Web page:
Calcium Products - Soil acidity
Calcium Product 98G


Soil acidity

Within any given soil, there are two states of acidity that need to be accounted for before liming recommendations can be made. First is the active acidity, which indicates the current pH status of the soil. Active acidity accounts for the H+ ions in the soil/water solution that the laboratory measures. What active acidity doesn't account for, however, is the reserve, or potential acidity.
Think of a swimming pool that has a few people in it, those people represent the active acidity. Now, imagine that there are more people outside the pool, just waiting to jump in after some of the others leave. Those folks represent the potential acidity. When we determine how much lime we need to neutralize the acidity in the soil, it is really the potential acidity that needs to be accounted for. To neutralize the active acidity is easy and requires little lime, but the potential acidity can be a major problem to neutralize if it warrants such action.

To understand why reserve acidity can be a problem, we need to introduce another concept in soil science, the cation exchange capacity (CEC). Simply, the concept is exactly what it states: the ability of a soil to 'hold' cations (positively charged ions) on negatively charged surfaces—clays and organic matter make up the negatively charged surfaces in soil. Using our swimming pool analogy, let's say the maximum number of people allowed into the pool at one time is 20, that number represents our cation exchange capacity. The pool can't safely hold more than that because it has a capacity. A larger pool could hold more people, or, a better built pool could hold more in the same area. These differences represent differences that exist in soils. A soil that has more organic matter and a higher clay content, both of which lend 'cation exchange sites' to soil, will have a higher cation exchange capacity. Therefore, a soil with a higher cation exchange capacity has a greater ability to buffer itself from pH change via liming due to the greater number of sites where hydrogen ions can reside and constitute the reserve acidity.

Cation exchange capacity is measured in millequivalents per 100 g of soil (meq/100 g); suffice to say that this is simply a way to quantify the number of available sites within 100 g of soil that can be extrapolated out to an entire soil profile. So in our example earlier, a CEC value of 20 equates to 20 meq/100 g soil.

Now that we understand how acidity and CEC work together, we can try to get down to brass tacks and make some liming recommendations. Another part of this equation is the buffer pH of your soil. The CEC of a soil has a large impact on what the buffer pH of the soil will be; again, a soil with a low CEC doesn't have as great an ability to maintain acidity—via reserve acidity—as one with a larger CEC does. Once buffer pH and actual soil pH are determined, lime recommendations are made based on their difference.

However, there is another way that lime recommendations can be made and that is dependent on the base saturation of a soil (don't get confused, all of these soil characteristics and resulting pH, buffering capacity, etc. are all related, these are just different ways to arrive at the same end point). Base saturation is simply the amount of basic (meaning basic in pH, not fundamental) cations that occupy the CEC sites in a soil. Just as H+ can attach to cation exchange sites in soil, so do other cations found in soil.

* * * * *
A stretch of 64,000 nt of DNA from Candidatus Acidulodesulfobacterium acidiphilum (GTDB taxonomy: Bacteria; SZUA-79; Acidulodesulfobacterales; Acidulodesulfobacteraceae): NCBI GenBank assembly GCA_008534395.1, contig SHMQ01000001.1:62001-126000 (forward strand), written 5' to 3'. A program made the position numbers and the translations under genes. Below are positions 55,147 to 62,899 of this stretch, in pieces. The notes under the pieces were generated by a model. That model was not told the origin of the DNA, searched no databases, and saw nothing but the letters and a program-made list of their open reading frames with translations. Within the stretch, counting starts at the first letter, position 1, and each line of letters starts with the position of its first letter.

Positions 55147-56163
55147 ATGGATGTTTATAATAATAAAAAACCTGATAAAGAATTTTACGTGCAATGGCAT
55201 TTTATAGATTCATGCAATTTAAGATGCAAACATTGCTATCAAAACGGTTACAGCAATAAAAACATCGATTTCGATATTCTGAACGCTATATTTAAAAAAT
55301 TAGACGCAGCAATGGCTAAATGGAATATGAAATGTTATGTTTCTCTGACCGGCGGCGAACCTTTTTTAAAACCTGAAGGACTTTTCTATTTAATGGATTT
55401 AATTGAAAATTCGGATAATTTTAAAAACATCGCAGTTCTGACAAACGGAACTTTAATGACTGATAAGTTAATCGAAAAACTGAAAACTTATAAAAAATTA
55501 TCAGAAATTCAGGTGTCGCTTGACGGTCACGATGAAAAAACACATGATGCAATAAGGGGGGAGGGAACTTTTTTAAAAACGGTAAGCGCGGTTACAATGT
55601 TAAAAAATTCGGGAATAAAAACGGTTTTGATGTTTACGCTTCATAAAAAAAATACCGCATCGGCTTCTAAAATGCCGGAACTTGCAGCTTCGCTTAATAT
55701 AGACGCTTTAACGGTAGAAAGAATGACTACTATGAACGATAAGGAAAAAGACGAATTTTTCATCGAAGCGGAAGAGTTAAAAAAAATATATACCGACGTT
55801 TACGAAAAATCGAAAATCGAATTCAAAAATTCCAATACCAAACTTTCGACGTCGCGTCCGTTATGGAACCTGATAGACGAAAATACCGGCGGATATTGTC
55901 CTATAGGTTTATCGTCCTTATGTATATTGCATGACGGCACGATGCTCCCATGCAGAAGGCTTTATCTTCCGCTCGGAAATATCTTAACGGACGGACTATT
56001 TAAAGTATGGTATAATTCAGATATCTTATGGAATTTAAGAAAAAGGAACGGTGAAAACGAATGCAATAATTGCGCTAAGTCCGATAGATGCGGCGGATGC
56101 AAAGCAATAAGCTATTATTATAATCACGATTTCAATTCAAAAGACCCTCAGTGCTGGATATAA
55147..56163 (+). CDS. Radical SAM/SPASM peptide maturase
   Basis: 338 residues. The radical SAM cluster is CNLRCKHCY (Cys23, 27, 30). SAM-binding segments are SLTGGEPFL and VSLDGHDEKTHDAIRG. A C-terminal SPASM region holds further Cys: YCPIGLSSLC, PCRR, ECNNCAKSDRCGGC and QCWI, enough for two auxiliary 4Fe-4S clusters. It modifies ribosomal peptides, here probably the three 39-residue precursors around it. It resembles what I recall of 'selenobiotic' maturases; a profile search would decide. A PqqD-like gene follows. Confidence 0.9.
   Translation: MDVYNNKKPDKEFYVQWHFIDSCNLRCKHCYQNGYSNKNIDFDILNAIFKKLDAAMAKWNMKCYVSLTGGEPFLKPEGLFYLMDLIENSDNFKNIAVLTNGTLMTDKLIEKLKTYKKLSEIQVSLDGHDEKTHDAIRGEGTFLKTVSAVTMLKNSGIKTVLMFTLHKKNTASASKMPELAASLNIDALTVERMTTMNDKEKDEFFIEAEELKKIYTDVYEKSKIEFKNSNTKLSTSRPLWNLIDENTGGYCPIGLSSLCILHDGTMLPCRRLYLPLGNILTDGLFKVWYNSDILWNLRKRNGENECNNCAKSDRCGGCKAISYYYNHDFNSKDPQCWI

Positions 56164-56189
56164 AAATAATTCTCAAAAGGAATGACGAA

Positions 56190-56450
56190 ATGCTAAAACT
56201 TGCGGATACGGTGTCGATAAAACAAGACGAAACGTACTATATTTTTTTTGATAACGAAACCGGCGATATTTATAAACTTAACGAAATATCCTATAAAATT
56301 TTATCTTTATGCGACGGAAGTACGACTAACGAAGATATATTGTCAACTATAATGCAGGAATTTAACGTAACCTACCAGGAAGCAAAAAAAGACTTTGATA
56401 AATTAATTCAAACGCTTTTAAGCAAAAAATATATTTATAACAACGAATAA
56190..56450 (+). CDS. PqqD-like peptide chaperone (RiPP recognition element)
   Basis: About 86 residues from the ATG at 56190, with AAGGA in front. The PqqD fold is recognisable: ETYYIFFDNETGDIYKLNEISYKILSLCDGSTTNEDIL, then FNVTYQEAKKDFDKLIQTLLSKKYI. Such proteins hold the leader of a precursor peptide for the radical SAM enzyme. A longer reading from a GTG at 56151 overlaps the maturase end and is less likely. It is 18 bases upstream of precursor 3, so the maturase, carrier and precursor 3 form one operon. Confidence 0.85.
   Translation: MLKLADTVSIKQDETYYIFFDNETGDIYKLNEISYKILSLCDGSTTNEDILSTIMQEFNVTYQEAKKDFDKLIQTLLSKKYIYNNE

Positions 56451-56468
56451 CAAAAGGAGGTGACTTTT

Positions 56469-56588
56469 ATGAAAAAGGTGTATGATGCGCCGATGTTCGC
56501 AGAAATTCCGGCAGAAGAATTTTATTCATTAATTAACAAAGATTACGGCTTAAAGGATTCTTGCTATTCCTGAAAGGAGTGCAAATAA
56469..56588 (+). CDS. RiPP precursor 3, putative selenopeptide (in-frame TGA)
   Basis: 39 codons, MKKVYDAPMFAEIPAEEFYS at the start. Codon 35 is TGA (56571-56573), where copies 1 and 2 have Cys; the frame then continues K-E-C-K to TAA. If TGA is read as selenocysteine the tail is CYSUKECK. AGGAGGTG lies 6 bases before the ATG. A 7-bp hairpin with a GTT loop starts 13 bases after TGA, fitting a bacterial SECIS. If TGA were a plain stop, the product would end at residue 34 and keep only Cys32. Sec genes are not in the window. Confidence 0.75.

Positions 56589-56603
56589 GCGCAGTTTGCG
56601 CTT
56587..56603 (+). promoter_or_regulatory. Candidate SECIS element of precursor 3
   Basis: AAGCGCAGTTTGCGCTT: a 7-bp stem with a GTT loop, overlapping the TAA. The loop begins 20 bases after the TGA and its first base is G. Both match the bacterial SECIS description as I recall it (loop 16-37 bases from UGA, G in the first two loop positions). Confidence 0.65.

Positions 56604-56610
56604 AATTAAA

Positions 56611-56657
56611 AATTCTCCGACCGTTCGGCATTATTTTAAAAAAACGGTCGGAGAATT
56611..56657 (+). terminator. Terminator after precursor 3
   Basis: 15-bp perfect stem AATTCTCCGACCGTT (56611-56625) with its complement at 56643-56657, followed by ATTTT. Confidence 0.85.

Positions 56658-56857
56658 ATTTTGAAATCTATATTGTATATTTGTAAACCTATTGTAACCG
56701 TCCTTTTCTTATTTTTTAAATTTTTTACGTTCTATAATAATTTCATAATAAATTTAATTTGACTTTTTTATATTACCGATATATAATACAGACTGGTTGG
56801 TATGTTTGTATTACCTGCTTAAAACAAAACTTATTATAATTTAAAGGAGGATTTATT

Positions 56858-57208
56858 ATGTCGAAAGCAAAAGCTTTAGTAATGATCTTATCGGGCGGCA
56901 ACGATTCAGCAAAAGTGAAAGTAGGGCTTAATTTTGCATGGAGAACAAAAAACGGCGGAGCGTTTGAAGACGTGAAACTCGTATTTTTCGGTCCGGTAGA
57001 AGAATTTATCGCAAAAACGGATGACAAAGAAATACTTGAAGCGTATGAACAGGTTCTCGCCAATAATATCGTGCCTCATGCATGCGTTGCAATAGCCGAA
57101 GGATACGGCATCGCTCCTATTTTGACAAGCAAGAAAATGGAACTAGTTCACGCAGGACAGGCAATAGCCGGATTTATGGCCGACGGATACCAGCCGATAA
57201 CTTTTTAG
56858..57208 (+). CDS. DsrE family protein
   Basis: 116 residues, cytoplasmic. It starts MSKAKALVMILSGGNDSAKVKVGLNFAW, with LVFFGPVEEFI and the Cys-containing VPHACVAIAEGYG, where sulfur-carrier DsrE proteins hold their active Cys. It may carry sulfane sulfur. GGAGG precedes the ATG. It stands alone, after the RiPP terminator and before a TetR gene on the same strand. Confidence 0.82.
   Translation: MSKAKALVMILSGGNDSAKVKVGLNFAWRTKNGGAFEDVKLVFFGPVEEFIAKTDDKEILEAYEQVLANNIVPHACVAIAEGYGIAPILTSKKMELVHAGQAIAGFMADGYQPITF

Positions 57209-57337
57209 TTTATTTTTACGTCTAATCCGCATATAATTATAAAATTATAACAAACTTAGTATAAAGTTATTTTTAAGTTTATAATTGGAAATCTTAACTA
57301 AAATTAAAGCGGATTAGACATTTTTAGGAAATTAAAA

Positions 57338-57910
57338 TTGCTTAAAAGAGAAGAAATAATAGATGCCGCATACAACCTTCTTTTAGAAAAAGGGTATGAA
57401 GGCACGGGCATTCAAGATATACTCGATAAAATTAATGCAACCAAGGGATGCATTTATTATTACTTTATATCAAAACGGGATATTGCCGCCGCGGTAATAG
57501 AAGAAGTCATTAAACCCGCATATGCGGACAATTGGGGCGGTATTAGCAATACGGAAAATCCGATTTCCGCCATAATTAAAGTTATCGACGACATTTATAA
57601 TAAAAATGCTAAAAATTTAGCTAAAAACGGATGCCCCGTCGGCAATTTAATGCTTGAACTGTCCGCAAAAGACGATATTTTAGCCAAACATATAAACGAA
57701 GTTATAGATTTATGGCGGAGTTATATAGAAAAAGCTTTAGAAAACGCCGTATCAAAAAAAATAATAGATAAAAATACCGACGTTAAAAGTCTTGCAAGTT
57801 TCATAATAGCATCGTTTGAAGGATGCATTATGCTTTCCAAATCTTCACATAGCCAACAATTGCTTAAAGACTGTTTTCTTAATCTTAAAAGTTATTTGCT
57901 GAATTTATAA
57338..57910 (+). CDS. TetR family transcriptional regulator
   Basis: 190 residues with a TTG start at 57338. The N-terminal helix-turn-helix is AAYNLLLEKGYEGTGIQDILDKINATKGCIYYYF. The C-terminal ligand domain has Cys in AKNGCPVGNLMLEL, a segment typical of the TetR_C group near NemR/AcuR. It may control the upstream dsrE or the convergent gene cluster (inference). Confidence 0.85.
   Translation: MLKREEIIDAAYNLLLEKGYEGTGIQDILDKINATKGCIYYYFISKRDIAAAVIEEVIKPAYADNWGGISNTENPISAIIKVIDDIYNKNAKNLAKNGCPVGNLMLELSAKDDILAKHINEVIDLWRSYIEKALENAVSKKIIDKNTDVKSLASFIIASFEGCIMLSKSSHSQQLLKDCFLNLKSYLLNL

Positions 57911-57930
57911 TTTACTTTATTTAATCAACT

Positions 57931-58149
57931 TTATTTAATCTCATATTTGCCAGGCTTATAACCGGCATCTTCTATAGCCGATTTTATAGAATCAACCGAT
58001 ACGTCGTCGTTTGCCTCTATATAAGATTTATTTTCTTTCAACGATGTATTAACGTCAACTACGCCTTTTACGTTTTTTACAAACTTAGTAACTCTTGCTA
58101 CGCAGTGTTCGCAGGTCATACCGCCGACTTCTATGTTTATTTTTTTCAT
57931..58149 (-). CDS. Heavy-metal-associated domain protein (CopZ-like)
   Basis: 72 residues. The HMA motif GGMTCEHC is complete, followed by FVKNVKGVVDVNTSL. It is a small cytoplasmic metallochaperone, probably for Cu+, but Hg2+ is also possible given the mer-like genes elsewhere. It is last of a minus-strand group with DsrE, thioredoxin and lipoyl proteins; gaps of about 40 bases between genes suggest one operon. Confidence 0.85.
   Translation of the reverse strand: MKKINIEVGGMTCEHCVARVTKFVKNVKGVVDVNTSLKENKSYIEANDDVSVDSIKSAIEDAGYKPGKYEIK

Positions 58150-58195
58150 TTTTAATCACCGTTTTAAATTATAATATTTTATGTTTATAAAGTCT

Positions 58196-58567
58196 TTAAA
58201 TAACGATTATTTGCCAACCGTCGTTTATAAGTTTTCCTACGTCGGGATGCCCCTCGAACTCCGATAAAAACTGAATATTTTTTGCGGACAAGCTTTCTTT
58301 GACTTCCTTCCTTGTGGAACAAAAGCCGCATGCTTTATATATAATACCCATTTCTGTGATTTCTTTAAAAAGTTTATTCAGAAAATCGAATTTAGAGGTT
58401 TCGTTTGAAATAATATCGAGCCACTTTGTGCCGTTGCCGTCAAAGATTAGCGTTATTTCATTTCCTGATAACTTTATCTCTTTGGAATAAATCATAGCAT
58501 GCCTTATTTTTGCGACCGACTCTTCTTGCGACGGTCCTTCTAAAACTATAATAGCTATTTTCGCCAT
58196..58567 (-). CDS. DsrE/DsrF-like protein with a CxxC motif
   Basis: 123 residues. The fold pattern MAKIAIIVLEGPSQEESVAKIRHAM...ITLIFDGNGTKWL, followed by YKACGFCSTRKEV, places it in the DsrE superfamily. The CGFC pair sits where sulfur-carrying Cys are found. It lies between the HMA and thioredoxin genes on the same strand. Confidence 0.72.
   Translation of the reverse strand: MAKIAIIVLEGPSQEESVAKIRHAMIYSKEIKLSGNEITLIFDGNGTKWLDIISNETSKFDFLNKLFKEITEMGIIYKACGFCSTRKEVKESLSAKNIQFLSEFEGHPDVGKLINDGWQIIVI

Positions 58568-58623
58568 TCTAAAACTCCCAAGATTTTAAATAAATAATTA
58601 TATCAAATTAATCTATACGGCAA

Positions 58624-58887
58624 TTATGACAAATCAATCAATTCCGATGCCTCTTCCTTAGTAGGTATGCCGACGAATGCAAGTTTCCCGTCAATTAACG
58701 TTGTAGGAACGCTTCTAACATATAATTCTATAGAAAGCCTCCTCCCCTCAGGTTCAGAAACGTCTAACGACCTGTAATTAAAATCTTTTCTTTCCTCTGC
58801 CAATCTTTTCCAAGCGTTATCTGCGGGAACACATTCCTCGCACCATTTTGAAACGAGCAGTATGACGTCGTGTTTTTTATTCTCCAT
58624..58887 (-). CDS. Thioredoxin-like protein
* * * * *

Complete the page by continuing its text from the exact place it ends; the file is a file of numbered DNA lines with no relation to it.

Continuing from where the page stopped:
The basic cations are: K+, Na+, Ca2+ and Mg2+. Base saturation is measured as the percentage of the total CEC the sum of basic cations occupy; they can also be broken down individually. For example, let's say our CEC is 5.0 meq/100 g and our total base saturation is 80%. That means 4.0 out of the 5.0 meq/100 g of soil (our CEC sites) are occupied by basic cations. But what about the remaining 1.0 meq/100 g you ask? The amount of meq/100 g remaining after base saturation has been calculated, in this case 1.0 meq/100 g, is the amount of acidity in the soil. If the basic cations add up to 100% base saturation, then there is no acidity in the soil.

After the acidity of the soil has been determined, we can use this number to make a recommendation for lime. The old standard — we're still trying to figure out exactly where these numbers come from — is that it takes 1000 lbs of CaCO3 (calcium carbonate/lime) per acre to neutralize 1 meq of acidity. So, in this case, the recommendation would be 1000 lbs lime/acre to neutralize the acidity in that soil. This is a very basic guideline, however, and you should always consult with your lime dealer to figure out your exact needs based on your soil type, starting pH, and lime source.

Speaking of lime source, our calcitic limestone comes out of our quarry at least 95% pure and is ground finer than any other product on the market, increasing the effectiveness of it above published standards. We have seen an average 0.1 unit pH change in a typical Iowa soil per 100 lbs of our SuperCal 98G applied per acre. Due to the ease of application with 98G pelletized lime and the fineness of grind, our product can be applied at a lower rate per acre than ag lime, saving you money in the long run. Give it a try yourself and start down the road to improved yields now!

Additional Info

  • Article Reference:: Calcium Products, Inc.
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Maintained by Craig Dick, blogronomist and VP of Sales and Marketing, we have a wide array of blog articles from Craig and some expert guests on topics related to soil and crop health, farming and growing tips, and so much more. If it’s not here, ask us!

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